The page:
Milicent’s story is the stuff of long-form essays in The Atlantic or The New Yorker, not full length books. There’s just not enough to it unfortunately, so enter the real story here, Mallory’s. The Lady from the Black Lagoon is an interesting dual narrative and I would argue that Mallory herself could be described as the Lady from the Black Lagoon as the entire book starts with her recounting getting a tattoo of Milicent and the Monster (from The Creature from the Black Lagoon, the cover is designed by her tattoo artist) and the impact both had on her desire to get into the film industry, specifically as a producer of horror films.
Mallory then proceeds to tell Milicent’s tale alongside her own process of researching the very book she’s writing while sharing anecdotes of her own life, particularly as they relate to the under-representation of women in the film industry at large. And that, dear friends, is what ties Mallory and Milicent’s stories together more than their mutual love of horror films.
Every women has a story (if not many) of when she was degraded, talked down to, treated poorly, and more, by a man. Every. single. woman. My earliest memory of a time where this happened is from when I was seven. SEVEN. And it came from a fellow seven year old. Sexism is SO entrenched in our society that we in the Nonfiction Book Club, a group of predominantly women from middle class backgrounds of varying generations, all had to continuously remind ourselves that the way were think about Milicent’s experiences, the way we go about our lives as women, is rooted in sexism. We even participate in sexist behaviors AGAINST OUR OWN GENDER without even realizing it.
Just this week, Alexandria Ocasio-Cortez stood up in the House of Representatives and stood up against the casual language used by men to exert their power and dominance over women. I couldn’t help but think that there are so many women who routinely call each other the same terms, because that’s how we talk down to those we don’t like. And I thought, on both counts, about Milicent. Her father, and boss at Universal Studios, did everything they could to silence and disadvantage her when the cards were already stacked against her.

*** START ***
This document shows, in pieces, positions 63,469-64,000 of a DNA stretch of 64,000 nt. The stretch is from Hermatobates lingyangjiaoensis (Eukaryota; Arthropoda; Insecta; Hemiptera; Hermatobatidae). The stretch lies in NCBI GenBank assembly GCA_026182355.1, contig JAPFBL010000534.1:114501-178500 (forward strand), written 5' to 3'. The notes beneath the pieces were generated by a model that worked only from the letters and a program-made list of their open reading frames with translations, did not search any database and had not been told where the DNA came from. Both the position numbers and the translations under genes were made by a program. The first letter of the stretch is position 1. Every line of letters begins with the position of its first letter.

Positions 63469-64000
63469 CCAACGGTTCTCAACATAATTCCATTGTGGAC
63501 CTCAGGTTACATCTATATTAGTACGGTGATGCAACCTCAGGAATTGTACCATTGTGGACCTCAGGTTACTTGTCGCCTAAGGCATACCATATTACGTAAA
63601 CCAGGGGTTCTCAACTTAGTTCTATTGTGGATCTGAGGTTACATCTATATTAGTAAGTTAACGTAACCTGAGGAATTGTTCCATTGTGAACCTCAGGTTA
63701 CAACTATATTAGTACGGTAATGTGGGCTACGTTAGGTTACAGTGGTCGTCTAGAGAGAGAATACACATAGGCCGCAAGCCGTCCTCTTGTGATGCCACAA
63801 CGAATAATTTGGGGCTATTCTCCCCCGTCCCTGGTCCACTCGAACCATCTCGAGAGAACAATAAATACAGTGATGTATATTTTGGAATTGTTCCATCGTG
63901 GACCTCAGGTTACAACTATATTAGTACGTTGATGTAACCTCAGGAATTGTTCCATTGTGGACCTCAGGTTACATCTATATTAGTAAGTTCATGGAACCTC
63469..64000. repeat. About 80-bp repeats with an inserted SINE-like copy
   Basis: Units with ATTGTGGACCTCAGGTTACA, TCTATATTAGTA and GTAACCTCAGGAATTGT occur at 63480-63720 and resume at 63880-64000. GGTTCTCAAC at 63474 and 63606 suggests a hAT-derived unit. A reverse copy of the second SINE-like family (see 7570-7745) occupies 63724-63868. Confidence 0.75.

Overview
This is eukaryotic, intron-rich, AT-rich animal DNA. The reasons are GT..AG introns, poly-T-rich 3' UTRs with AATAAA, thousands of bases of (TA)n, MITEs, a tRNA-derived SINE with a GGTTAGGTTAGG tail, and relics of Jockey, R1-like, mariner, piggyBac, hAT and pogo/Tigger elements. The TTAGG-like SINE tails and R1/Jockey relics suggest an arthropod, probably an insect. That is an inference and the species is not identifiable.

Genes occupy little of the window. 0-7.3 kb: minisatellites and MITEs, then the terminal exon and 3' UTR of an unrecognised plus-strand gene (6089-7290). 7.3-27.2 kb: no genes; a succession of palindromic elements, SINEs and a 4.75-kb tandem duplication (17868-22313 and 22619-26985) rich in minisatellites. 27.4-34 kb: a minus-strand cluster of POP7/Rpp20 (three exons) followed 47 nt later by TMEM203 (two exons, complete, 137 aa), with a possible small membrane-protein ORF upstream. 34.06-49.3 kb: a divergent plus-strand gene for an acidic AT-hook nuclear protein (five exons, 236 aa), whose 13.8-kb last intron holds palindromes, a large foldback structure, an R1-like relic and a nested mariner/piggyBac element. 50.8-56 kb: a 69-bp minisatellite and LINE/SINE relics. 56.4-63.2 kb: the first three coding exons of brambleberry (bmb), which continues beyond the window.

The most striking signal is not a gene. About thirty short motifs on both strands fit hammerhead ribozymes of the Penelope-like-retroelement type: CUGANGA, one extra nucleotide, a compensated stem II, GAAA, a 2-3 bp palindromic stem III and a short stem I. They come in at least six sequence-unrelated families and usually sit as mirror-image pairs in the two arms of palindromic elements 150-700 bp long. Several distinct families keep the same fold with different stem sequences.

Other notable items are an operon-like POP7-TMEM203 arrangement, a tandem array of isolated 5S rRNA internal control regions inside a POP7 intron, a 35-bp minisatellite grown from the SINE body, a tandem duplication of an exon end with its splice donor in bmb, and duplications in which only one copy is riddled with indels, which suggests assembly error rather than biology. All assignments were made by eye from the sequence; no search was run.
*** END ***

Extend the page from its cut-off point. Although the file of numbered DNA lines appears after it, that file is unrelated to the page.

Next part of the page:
At work, she was often the only woman and her contributions continuously downplayed, doubted, or straight up denied because of her gender. The head of the department launched a vicious campaign to discredit her while she was out on a promotional tour for The Creature from the Black Lagoon. And while I would have loved to see Milicent take a stand and fight harder for her career, I’m sad to say I wasn’t surprised at all that she faded away into the back pages of history, barely even a footnote in the movie’s story.
While I wish there had been more for Mallory to tell of Milicent’s story, I enjoyed the dual narrative and also greatly enjoyed Mallory’s performance reading the audiobook (as usual with book club books I did a mix of listening and reading). I recommend The Lady from the Black Lagoon ardently to film history enthusiasts, and to everyone who loves a good forgotten story now told.
Rating: 8 out of 10